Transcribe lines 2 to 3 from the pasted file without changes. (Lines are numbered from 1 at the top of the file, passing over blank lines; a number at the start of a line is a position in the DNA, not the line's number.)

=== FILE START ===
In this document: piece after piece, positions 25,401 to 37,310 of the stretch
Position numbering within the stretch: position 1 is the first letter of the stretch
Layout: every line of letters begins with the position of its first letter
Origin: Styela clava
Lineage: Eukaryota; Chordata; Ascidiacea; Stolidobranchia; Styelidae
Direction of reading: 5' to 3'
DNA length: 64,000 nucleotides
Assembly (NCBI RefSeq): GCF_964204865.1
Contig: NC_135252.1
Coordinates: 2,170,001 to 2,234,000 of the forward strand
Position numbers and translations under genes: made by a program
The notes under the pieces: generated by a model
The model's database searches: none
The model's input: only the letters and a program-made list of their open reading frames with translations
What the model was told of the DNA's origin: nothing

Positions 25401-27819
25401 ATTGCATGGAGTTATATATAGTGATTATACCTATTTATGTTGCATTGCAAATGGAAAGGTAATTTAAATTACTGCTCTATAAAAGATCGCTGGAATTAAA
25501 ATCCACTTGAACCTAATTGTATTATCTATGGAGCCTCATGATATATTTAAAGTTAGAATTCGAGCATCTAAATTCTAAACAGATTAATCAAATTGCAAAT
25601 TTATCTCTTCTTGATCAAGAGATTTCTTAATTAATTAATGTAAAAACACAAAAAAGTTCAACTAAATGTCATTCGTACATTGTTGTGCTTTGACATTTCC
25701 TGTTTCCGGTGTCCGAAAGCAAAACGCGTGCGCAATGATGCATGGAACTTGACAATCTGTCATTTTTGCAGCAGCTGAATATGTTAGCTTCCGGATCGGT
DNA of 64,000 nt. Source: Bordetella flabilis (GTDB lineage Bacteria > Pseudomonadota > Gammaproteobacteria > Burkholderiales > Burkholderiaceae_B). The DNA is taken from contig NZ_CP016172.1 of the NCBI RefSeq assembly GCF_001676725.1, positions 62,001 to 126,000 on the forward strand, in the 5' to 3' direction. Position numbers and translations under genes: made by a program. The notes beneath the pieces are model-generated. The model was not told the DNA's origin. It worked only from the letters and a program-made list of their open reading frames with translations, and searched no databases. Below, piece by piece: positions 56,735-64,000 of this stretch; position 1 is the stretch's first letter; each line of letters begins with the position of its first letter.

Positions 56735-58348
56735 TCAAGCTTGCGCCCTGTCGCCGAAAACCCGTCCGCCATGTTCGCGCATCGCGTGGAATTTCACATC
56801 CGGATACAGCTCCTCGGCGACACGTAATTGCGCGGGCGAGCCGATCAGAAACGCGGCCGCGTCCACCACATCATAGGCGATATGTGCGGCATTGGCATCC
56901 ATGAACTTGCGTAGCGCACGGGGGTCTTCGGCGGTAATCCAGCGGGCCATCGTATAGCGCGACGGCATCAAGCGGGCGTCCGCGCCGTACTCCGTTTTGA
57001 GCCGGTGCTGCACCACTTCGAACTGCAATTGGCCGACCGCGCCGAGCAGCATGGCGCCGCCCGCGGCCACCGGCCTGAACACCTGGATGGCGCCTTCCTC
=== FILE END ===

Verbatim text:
Position numbering within the stretch: position 1 is the first letter of the stretch
Layout: every line of letters begins with the position of its first letter